Less than a third of the British public would support a trade deal with Saudi Arabia, data released by the government revealed as Foreign Secretary Liz Truss met with senior officials in the oil-rich state.
Truss is on a trip to the Gulf, where a government spokeswoman said she would discuss “Afghanistan, regional security, climate change and trade.”
But a survey by the Department of International Trade (DIT) earlier this year showed that only 27% of the public would support a trade deal with the country.
This compares to 64% for Australia and New Zealand, for example, and 57% for the United States.
Riyadh’s human rights record – including the alleged state involvement in the murder of the Washington Post journalist Jamal Khashoggi – has returned to the UK spotlight in recent weeks after the Saudis took over Newcastle United Football Club.
Truss, who is now foreign minister, has made it clear that she wants trade and security to be more closely aligned.
The UK ran a Â£ 4.2 billion trade deficit with Saudi Arabia in the three months to August, according to the latest official figures.
The DIT had quietly tested public opinion on trade deals with several countries, including Saudi Arabia, but was forced to release the data under pressure from Labor.
Fictitious International Trade Secretary Emily Thornberry wrote to polling firm BMG after Truss said in a recent speech that 70% of the public supported the government’s trade deals.
Truss said, âOur best way forward is free trade and free enterprise. And I’m happy to say that people across Britain are agreeing more and more. Two-thirds of those polled last year supported free trade. Our most recent survey this year shows that support has increased. It reached 70% of the public supporting free trade.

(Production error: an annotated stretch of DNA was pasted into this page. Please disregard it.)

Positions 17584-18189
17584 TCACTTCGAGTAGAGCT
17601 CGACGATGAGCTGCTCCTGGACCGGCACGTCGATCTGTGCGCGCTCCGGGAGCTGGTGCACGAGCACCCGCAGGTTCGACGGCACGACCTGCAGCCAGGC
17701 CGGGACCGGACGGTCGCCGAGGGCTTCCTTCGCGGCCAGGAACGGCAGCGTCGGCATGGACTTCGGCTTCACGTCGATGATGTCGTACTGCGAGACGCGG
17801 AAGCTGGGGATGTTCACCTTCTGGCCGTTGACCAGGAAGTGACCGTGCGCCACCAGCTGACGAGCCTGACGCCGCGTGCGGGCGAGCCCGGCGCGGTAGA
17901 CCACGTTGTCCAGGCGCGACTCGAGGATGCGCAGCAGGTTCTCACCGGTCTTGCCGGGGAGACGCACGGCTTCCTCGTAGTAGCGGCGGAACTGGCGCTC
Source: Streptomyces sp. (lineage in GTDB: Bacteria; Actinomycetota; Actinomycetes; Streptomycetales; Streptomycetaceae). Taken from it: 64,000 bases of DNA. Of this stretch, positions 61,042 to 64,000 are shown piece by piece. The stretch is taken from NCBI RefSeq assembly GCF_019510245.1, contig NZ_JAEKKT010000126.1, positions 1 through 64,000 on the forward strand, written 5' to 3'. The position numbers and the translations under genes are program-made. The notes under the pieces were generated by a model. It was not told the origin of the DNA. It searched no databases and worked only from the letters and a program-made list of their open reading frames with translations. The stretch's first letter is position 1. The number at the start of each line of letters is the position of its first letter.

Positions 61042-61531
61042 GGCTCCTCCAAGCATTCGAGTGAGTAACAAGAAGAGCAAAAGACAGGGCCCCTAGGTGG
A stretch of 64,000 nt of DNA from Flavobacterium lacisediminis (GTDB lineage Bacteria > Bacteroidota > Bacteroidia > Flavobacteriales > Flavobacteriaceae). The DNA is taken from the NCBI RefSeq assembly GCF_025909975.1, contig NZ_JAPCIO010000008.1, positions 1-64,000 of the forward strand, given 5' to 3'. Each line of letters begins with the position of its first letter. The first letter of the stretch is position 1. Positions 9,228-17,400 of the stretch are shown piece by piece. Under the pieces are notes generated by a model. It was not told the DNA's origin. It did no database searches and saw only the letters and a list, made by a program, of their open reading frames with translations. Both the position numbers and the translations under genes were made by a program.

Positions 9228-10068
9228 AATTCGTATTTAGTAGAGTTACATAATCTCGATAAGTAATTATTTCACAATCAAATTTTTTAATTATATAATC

Thornberry pointed out that the rules of the British Polling Council, which oversees policy research, mean ministers aren’t supposed to pull a single figure out of a poll without publishing the whole thing.
After consultation with BMG, the DIT published the full survey last week on its website.
Thornberry said: âThanks to Liz Truss’ latest blunder, we now know that the public support she’s been asking for for her trade deals is nothing of the sort.
âThe government simply does not have a mandate to take these steps on behalf of the country without properly consulting the public on the meaning of each agreement and what we are doing. [it] with.”
This was the fourth time that the DIT had tested public opinion on trade policy, but it was the first time that a question on Saudi Arabia had been included. The other additional countries included were Brazil and the United Arab Emirates. Truss is also visiting the United Arab Emirates on his trip to the Gulf.
The DIT said: âIt is standard practice for the government to investigate public attitudes towards future free trade agreements.
âThe UK encourages all states, including in the Middle East, to respect international human rights obligations – where the UK has cause for concern, we raise it officially and ministerial. “